Climate Change Minister calls for phase-out of fossil fuel subsidiesClimate Change Issues
Climate Change Issues Minister Tim Groser today led a coalition of governments calling for the phase-out of subsidies to fossil fuels in the lead-up to a major climate conference in Paris.
New Zealand, along with Costa Rica, Denmark, Ethiopia, Finland, Norway, Sweden and Switzerland today endorsed a statement to be delivered to the Paris conference that supports the elimination of inefficient subsidies to fossil fuels on environmental, economic and social grounds. The first countries to endorse the initiative were the United States and France which joined New Zealand in Washington to launch the statement.
“New Zealand is leading efforts to urge countries to reform, as this is the missing piece in the climate change jigsaw. More than one third of global carbon emissions between 1980 and 2010 are estimated to have been driven by subsidies for fossil fuels,” said Mr Groser.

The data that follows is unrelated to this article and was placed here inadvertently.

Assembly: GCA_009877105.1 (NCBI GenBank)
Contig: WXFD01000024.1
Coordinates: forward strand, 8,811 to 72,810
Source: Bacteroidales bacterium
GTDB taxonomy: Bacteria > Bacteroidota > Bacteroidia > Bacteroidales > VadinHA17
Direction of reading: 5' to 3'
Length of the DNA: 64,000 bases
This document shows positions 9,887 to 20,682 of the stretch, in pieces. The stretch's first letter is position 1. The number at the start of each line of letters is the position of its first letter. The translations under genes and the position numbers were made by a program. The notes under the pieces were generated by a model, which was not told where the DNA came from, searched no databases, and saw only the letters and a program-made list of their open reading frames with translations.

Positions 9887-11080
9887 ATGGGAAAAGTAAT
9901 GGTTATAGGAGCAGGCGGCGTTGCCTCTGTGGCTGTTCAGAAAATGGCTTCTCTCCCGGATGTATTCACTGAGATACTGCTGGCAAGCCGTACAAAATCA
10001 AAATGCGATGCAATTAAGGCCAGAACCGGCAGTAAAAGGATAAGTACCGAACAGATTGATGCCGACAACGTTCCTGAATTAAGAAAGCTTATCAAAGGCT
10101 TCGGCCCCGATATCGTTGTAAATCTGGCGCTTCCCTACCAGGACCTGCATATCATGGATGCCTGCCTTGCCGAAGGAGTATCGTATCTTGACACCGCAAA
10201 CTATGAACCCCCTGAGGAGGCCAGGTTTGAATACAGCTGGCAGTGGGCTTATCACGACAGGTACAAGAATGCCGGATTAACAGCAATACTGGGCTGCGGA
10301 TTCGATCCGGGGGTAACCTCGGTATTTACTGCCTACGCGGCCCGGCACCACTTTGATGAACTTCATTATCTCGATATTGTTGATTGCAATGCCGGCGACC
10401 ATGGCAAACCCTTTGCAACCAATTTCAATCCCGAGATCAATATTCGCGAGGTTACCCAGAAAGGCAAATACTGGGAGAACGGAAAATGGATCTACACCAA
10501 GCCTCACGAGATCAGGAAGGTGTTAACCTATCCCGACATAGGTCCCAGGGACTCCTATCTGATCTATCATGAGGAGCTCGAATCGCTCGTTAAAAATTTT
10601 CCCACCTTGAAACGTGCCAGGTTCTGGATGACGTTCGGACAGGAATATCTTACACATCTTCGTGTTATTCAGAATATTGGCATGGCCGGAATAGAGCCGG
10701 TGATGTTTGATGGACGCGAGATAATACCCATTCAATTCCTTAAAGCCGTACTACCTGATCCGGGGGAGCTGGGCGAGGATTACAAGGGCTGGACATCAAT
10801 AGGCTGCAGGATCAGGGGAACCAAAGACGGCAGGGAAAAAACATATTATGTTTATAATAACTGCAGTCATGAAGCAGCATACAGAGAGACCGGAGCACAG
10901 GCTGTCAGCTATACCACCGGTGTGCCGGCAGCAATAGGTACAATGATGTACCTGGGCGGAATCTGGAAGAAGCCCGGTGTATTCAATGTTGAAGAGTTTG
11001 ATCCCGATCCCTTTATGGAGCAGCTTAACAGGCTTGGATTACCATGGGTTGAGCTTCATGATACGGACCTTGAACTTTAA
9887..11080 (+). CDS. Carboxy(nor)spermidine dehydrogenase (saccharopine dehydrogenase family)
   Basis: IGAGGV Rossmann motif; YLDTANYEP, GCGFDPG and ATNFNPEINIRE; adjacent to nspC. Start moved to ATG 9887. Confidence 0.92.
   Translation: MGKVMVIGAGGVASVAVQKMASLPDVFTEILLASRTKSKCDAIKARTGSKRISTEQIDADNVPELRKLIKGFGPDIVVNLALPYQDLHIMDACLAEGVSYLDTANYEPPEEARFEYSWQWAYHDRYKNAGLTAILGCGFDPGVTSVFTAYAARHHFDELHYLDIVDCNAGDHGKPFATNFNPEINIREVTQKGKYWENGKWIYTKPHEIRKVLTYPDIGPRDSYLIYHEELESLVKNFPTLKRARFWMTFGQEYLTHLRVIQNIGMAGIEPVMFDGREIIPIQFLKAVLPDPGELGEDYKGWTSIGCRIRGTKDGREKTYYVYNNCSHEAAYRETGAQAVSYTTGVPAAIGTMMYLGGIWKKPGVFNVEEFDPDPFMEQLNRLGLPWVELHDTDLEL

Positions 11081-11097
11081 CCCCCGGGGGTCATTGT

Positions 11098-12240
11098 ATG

“By keeping prices to consumers artificially low, fossil-fuel subsidies encourage wasteful consumption, disadvantage renewable energy and drain scarce public resources that could be better spent on other sustainable development goals.
“The elimination of fossil fuel subsidies would make a significant contribution to the goal of keeping average temperatures from rising more than two degrees Celsius above pre-industrial levels.
"Transparency is an essential first step, and that's why New Zealand was one of the first countries to undertake APEC peer review of our policies. The international review panel has already given its preliminary conclusions, confirming it did not identify any inefficient subsidies.
“Today's communiqué is a high-profile platform for countries and other actors to express their support for phasing out harmful fossil fuel subsidies. The timing is right for reform when oil prices are low and the impact of reducing or removing subsidies will be felt less,” said Mr Groser.
For full text of the communique see: http://www.iisd.org/publications/fossil-fuel-subsidy-reform-communique